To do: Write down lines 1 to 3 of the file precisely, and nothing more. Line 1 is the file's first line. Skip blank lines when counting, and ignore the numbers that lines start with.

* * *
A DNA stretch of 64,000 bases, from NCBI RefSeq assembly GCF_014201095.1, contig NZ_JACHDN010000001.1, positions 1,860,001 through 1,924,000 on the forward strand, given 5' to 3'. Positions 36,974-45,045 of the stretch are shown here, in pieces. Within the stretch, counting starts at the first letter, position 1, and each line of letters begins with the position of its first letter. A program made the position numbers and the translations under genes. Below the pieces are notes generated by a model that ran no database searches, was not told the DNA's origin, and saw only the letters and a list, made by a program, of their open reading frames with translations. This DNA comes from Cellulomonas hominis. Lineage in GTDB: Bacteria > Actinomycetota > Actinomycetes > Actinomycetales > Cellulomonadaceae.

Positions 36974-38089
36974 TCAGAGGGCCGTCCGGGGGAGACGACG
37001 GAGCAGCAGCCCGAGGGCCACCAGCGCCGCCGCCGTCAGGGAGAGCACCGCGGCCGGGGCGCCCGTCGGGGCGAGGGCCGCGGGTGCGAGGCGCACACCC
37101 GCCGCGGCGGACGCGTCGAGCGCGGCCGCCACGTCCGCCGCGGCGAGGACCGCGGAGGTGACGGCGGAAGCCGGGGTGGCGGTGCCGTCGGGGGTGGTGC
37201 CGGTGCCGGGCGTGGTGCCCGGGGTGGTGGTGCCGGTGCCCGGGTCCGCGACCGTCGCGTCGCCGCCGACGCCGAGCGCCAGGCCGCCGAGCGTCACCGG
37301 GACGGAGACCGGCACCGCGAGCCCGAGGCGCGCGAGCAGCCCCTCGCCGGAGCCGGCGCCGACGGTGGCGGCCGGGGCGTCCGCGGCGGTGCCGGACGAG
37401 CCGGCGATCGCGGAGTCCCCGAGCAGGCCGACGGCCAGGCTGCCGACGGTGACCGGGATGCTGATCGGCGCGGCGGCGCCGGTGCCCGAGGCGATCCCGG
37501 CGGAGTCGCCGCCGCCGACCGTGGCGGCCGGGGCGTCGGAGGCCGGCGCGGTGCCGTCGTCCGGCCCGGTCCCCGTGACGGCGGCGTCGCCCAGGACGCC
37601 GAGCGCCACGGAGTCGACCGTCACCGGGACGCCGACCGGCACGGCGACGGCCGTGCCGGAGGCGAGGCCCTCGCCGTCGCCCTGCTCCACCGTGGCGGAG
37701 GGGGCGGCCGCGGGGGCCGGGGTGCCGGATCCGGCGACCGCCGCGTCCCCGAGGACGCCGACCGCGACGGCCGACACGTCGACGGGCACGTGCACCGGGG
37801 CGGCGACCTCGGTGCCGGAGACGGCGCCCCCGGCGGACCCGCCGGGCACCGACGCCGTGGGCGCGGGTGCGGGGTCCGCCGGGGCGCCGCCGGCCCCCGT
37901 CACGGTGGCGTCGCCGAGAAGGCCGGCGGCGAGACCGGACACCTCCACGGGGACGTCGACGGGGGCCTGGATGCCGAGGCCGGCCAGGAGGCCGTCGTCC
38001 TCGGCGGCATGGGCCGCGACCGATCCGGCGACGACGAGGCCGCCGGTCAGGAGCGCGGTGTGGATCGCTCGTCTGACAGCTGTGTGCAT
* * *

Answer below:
A DNA stretch of 64,000 bases, from NCBI RefSeq assembly GCF_014201095.1, contig NZ_JACHDN010000001.1, positions 1,860,001 through 1,924,000 on the forward strand, given 5' to 3'. Positions 36,974-45,045 of the stretch are shown here, in pieces. Within the stretch, counting starts at the first letter, position 1, and each line of letters begins with the position of its first letter. A program made the position numbers and the translations under genes. Below the pieces are notes generated by a model that ran no database searches, was not told the DNA's origin, and saw only the letters and a list, made by a program, of their open reading frames with translations. This DNA comes from Cellulomonas hominis. Lineage in GTDB: Bacteria > Actinomycetota > Actinomycetes > Actinomycetales > Cellulomonadaceae.

Positions 36974-38089
36974 TCAGAGGGCCGTCCGGGGGAGACGACG